1.) cd mod_dav-1.0.2-1.3.6
2.) nmake /f mod_dav.mak APACHE=apache_1.3.20

(Replace apache_1.3.20 with the actual directory of the Apache source.)

Now, the file Release/mod_dav.dll
(in the ‘modules’ directory under the directory containing Apache.exec) must be copied and the following line added to the

LoadModule dav_module modules/mod_dav.dll

Configuration of an Apache server

Two configuration commands in the httpd.conf
are necessary in order to use mod_dav:


This command activates mod_dav for the ‘containers’
(<VirtualHost>, <Directory>,
etc.) in which it appears. For example:

<Location /dav>
  DAV On

Additionally, it is necessary to specify a directory in which the file-lock
data can be stored. This directory must be writable by users. Furthermore,
this command can appear only once in the configuration:

DAVLockDB /usr/local/apache/var/DAVLock

Except when dealing with a test server, it generally makes sense to limit
access. Since WebDAV is merely being extending HTTP with new methods,
this can be done with Apache’s normal mechanisms:

AuthType Basic
AuthName www.server.com
AuthUserFile /usr/local/etc/users.pwd
<Location /dav>
  DAV On
  AllowOverride None
  Options None
  require valid-user

This will work, but it allows only authorized people to read the files.
Here’s a slightly fancier configuration that lets all users read the files,
but requires authorization for writing files:

<Location /dav>
  DAV On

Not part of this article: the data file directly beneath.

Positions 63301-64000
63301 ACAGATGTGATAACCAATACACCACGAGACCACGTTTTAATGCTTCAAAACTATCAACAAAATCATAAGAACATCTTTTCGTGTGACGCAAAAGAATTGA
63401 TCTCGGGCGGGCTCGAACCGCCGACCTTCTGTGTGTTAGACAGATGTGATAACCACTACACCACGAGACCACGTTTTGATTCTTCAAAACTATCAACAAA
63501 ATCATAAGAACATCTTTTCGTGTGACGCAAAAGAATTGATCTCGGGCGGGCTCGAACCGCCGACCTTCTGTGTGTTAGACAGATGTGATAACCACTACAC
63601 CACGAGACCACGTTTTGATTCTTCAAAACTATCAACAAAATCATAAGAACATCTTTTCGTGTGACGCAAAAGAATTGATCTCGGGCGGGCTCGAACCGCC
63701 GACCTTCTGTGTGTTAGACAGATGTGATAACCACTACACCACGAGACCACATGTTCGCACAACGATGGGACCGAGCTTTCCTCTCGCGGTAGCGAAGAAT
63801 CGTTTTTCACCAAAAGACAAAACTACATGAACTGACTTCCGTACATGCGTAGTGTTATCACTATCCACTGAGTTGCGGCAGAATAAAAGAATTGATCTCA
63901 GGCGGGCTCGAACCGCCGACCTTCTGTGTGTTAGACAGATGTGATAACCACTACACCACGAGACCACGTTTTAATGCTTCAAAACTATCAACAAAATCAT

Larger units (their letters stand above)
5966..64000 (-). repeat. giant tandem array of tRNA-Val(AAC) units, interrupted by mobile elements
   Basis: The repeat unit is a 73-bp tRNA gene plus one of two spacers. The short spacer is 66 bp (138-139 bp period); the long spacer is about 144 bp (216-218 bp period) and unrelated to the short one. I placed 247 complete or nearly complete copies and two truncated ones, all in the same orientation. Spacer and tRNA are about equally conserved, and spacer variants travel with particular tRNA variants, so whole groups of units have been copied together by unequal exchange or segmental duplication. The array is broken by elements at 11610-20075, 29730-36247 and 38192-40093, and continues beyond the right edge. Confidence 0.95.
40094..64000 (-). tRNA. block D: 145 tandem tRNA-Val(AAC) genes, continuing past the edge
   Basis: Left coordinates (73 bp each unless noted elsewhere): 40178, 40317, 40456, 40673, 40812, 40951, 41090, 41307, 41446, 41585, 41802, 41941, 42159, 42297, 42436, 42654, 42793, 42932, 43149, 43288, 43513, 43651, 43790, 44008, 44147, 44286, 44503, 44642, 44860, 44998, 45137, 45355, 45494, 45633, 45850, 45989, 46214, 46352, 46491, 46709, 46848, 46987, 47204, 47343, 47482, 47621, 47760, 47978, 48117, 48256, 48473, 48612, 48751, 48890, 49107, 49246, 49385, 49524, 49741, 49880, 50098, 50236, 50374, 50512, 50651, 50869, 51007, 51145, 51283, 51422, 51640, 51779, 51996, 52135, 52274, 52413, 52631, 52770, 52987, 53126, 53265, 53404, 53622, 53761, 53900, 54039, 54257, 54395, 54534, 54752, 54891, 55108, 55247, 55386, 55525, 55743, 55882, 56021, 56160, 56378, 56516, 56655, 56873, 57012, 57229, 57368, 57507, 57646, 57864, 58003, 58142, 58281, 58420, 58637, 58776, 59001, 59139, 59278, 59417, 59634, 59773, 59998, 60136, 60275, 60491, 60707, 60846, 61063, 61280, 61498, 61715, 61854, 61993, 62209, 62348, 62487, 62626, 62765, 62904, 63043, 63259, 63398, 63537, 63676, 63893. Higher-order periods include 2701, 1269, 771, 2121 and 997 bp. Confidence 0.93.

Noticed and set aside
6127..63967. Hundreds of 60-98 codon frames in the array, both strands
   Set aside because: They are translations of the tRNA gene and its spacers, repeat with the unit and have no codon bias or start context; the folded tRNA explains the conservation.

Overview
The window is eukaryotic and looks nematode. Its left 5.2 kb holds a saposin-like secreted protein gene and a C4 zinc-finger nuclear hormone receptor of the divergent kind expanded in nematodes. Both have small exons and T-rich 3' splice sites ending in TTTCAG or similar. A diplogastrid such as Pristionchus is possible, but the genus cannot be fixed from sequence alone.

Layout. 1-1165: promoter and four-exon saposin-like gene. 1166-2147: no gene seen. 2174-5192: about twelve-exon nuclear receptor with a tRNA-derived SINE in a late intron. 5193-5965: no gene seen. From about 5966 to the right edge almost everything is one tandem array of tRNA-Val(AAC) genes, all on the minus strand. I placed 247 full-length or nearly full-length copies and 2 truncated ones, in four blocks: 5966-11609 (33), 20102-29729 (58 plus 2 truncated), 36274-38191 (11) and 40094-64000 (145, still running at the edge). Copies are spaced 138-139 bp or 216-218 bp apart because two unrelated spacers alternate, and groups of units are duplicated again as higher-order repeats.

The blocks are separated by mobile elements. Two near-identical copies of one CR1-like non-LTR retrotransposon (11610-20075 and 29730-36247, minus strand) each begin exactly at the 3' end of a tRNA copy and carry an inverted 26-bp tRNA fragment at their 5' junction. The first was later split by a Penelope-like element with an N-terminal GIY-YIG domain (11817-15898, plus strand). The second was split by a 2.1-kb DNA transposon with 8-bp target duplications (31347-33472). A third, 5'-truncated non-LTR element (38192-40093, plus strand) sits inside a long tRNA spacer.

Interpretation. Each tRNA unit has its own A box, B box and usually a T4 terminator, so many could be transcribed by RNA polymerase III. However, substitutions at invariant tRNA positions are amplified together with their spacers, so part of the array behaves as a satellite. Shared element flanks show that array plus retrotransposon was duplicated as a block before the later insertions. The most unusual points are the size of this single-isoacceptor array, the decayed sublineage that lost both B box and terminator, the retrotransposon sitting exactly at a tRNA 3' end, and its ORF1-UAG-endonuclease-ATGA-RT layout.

AllowOverride None
  Options None
  <LimitExcept GET HEAD OPTIONS>
    require valid-user

Problems Encountered

If you run the Apache ‘mod_dav’ module, the files it creates will be
written under the Unix UID of the Apache web server. Because of this possibility,
large ISPs (or managers of large extranets) must permit Web-server processes
to write to the home directory of individual clients.

Unfortunately, this situation leads to serious problems. WebDAV requires
that all directories for the user? (often named ‘www’ or ‘nobody’)?
must have file-writing rights. CGI programs, login shells, and
FTP logins of clients, however, generally run under the Unix UID of the
individual client. In order to manipulate PDF files that have been written
by mod_dav using shell logins, CGI programs or FTP, the rights of the
individual users would have to be extended so greatly that unambiguous
security between client domains is no longer provided. In extreme cases,
this would mean that clients from one domain would get full read and right
privileges to a foreign domain.

To counteract this problem, experienced Internet providers don’t implement
PHP (the most popular scripting extension for use with Linux and Apache)
as an Apache module, but rather as a CGI. Then they use the ‘suexec’ program
to help untangle the security problems.

If you use WebDAV to upload Perl scripts and other executable files,
you may encounter various platform dependencies that don’t apply to PDF
files. For example, Perl scripts must begin with the full pathname of
the Perl interpreter on a line by itself (e.g., #/usr/bin/perl followed
by a newline code. The newline code is different on Unix, Windows and
Mac operating systems. Old protocols, such as FTP, allow automatic conversion
of such platform-specific codes. WebDAV doesn’t (yet) have such a conversion
capability. If a Perl script is transferred via WebDAV, it will not run.

Even the right to execute scripts, a Unix requirement, is not automatically
awarded by WebDAV. That means a modification of either WebDAV or Apache
is necessary if you need to upload scripts for execution on the server.

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About the Author: Bernd Zipper